Bullfighter flashes cape at gender

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October 31, 2013


By Elizabeth Ruth


327 pages, $21.95

Reviewed by Chris Fox

            Matadora is Elizabeth Ruth’s third novel. It follows Smoke, her second novel, which tells an entransing tale of a small Ontario tobacco town in the late fifties, and Ten Good Seconds of Silence, her first, which now that I’ve read Matadora and Smoke, I will soon seek out. Both previous novels were finalists for a number of literary prizes.

            Matadora shifts to 1930s Spain, but Ruth’s interest in history remains. As Smoke took literary and healing energy from the exploits of The Purple Gang, notorious in prohibition era Detroit, Matadora gains gravitas by invoking the Spanish Civil War. Similarly, Ruth remains interested in the gender queer. In Smoke, a transman steals the show, but in Matadora, the ambiguous, ambitious Luna is the show. She is a wonderfully realized character that we first meet, appropriately (The Sun Also Rises) at sunrise, with the silhouette of a Sangre Caste bull behind her. She is leaping from a wall, spurred by the absence (since birth) of her mother, and sure, at that moment, that she can fly.

We are also introduced to Manuel, who acts as Luna’s double and foil throughout the novel, a character device that serves Ruth well. He is the first-born son of the ranchero owner and meant to be a bull-fighter, but he aspires to be a poet – an ambition as unlikely as Luna’s desire to become a matadora. Both seek flight from their given lives and offer each other what help they can. Their bond, like Luna’s wilful talent, is blood-borne, provoking reconsideration of nature/nurture debates.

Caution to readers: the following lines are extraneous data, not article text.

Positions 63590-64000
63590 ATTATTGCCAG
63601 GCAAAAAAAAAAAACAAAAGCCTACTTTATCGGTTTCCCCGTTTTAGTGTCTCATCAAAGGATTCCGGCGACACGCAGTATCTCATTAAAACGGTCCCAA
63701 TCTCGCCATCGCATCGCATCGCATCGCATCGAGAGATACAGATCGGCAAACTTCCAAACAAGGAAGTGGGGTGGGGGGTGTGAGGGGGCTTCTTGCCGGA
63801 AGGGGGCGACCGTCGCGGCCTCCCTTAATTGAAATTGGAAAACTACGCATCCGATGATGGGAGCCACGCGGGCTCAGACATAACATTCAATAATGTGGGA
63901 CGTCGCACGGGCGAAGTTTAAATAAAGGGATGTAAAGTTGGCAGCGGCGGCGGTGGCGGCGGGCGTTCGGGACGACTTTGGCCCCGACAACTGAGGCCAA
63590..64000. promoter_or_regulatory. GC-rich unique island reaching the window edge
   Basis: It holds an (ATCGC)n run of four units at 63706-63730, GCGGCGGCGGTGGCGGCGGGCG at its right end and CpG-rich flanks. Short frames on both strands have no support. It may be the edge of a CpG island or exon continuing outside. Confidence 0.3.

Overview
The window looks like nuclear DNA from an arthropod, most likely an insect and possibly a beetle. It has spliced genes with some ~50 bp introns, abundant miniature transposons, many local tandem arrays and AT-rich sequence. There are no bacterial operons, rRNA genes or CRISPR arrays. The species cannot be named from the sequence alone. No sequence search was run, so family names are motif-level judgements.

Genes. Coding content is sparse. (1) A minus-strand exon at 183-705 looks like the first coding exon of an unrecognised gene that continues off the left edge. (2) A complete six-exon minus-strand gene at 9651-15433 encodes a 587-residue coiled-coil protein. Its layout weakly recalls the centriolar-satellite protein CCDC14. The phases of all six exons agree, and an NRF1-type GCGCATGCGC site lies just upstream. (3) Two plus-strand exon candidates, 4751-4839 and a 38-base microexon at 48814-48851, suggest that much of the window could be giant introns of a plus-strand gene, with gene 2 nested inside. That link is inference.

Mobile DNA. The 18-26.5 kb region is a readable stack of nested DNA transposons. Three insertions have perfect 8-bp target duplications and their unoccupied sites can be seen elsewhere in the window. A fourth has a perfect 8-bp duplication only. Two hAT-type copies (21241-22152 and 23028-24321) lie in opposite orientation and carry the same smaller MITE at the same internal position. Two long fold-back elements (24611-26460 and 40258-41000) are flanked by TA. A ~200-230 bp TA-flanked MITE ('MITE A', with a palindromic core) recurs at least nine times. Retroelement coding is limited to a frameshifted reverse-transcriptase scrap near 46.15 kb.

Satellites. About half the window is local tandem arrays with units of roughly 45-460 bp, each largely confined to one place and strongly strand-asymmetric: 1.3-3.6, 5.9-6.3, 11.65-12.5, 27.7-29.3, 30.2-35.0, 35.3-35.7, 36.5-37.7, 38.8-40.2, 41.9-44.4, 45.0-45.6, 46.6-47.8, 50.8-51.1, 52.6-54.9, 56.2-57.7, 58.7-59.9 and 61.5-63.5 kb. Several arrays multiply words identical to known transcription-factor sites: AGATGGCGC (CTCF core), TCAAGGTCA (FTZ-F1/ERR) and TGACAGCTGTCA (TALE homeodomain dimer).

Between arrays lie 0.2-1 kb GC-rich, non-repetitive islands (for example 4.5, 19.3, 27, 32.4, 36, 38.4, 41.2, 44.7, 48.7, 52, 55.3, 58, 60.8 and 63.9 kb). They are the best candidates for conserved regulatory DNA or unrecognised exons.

Ruth has done terrific research, especially into the details of the making of a matadora. She even introduces “anti-taurinos,” early animal rights activists. (Interestingly, the Spanish word implies that they are anti-bull, not anti-bull-fighting, which is indicative of how aficionados (mis)understand the raising, training, and killing of bulls for loving and respecting the animals. Somewhere here lies my only reservation in recommending Matadora. Despite the many clever metaphoric uses of bull-fighting in the novel, the more primary focus is on actual bull-fighting, which I think some readers may find difficult. I myself wondered how I would write about it; however, I did find the novel’s attempt to convey the aficionados’ and matadors’ perspective worthwhile. Daring the bull has a long and mythic cultural history, and Matadora draws on that heritage. When Luna explains the mystery of it, as she often does, I almost understood.

Moreover, in a clever last pass, Ruth has Canada provide Grace, a young Canadian who has come to help fight Franco. Unlike Luna, who spills blood in the ring, Grace transports blood to the front. Of course she is an anti-taurino. Matadora stages a confrontation between what is bright (Luna and her suit of lights) in the darkness that is bull-fighting and the gaze of the New World struggling to understand the Old. Grace is drawn to Luna, but remains judgemental and although the novel offers Luna Grace, Luna chooses to be only matadora. It is enough for her and probably enough for most readers. Ruth has given us a very well-crafted novel.

Chris Fox is a Victoria writer, editor, and instructor.


{ 2 comments… read them below or add one }

elizabeth ruth December 9, 2013 at 5:53 pm

Hi there,
Just happened upon this review of my book, Matadora, by Chris Fox. Please extend my gratitude to Chris for a thoughtful review, and for taking the time to invest in my work. All best wishes,

grutter December 10, 2013 at 12:16 am

Hi Elizabeth. So glad you liked the review & will do!

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